It’s too much of a coincidence, but instead Chief Ushii wants to know what Seike was doing when she visited Akaba earlier. She says she was looking for Kurokouchi and she admits she knows where he is.

Sneaky police officer goes to Kurokouchi’s new room, thinking he’ll definitely get him this time, but he outsmarts him once again. He leaves behind the 500 yen bill Sawatari gave him, which now has a bullet hole.


Kurokouchi has moved to a different hospital this time, an old, run-down place that doesn’t even look like it has any patients, but he’s not playing sick anymore as he’s back in his old suit.  Kurokouchi has dirt on the hospital, so he’s allowed to use this place as his emergency shelter until he’s no longer in danger.

Seike’s figured out Kurokouchi’s clue, so he says they should go catch the culprit behind the robbery.

Takahashi looks at the 500 yen Kurokouchi left behind and a quick flash of scenes seem to confirm that he is Boy S. It looks like they sent him out of the country after the funeral, but there’s an unusual pass-by between him and Sawatari after the latter joins the SFA. Takahashi is Boy S, right?

Echigo has approved the request for the gun to be re-evaluated, but he reminds Sawatari that he’s the one in power here. Sawatari always knows everything, so he says that Echigo doesn’t need to side with Kurokouchi and that everything’s been taken care of. That’s what you said last time, and we see how that turned out.


Seike and Kurokouchi find Takahashi at the dock where Yakushiji died. Ugh, can we stop meeting here? This is just not a good place to meet your enemies at night. They reveal that they know about the SFA and its connection to the Akaba-gumi as well as the fact that the SFA members are part of the Public Security Bureau.

Kurokouchi realizes that Takahashi killed Yakushiji that night, but Takahashi continues to feign ignorance. Takahashi asks what does the SFA have to do with the 300 million yen robbery and Kurokouchi says that the SFA began there. He supposes that the culprit’s life was spared in exchange for the money and says that money really is everything.


He directly asks if Takahashi was the robber all those years ago. We go back to 1968. Boy S met the police officer at a deserted building after the funeral ended, handing him a new passport, saying this would be him from now on. The name inside is Takahashi Hideo.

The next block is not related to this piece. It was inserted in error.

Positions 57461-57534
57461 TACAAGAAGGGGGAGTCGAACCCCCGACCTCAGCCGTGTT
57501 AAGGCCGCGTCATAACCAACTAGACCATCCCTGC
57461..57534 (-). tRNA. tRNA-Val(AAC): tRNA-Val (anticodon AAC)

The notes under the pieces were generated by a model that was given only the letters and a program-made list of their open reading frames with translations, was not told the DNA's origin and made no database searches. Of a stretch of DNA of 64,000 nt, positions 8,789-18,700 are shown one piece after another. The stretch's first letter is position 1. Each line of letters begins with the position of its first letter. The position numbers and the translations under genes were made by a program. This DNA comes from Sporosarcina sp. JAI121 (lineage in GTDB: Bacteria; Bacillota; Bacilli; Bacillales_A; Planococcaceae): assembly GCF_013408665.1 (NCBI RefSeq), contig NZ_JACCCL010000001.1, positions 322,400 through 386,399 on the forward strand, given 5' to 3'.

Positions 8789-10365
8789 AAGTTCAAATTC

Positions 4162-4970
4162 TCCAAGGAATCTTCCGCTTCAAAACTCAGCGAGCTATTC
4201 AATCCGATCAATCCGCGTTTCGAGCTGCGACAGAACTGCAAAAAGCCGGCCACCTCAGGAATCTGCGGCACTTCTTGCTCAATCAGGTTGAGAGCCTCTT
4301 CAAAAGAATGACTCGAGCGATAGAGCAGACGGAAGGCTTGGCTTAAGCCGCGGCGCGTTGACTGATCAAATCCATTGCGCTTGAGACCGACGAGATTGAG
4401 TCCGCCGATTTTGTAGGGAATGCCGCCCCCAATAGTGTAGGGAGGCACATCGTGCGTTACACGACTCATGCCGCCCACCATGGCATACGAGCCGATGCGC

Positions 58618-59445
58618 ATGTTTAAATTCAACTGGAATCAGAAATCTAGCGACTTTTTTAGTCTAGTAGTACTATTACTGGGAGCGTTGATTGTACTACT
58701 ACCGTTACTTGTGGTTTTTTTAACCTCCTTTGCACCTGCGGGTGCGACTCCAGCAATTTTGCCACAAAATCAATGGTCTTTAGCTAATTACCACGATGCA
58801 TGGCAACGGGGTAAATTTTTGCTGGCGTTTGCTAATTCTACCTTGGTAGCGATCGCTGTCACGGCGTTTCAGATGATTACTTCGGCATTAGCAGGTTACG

We see that someone is watching from the surveillance van as we wait for Takahashi’s answer and for once, it seems like he might crack.

Thoughts: A drawback to Kurokouchi is that with all the plot maneuvering, we don’t get a chance to know any of the characters outside of the main cast and there are a lot of characters. You know to take note when a name comes across the screen, but sometimes it will be ages before we see them again and with new people and cases popping up every episode, it’s easy to forget about them. Hatakeyama, for instance, was shown way back in episode one or two only for him to reappear just now, so it’s easy to overlook Takahashi.

All signs have been pointing to Sawatari being Boy S, so it should be shocking that it’s actually the kind Takahashi, but I feel a little underwhelmed (though I was surprised that he killed Yakushiji). I guess it’s because there’s really no build-up to it; though we are informed of his connection to Sawatari when we first meet him, it’s very brief, and the next time we meet him, it’s obvious he has more than a little to do with the 300 million yen robbery. I do want to know what motivated Takahashi to try and pull off such a huge heist, especially at such a young age and why the police decided to keep him alive, in spite of the fact that he’s such a liability. Does he believe in what the SFA stands for or is he just doing this because otherwise the SFA will kill him? We’re slowly learning more and more about the SFA and its founding, so I hope that these questions will be answered soon.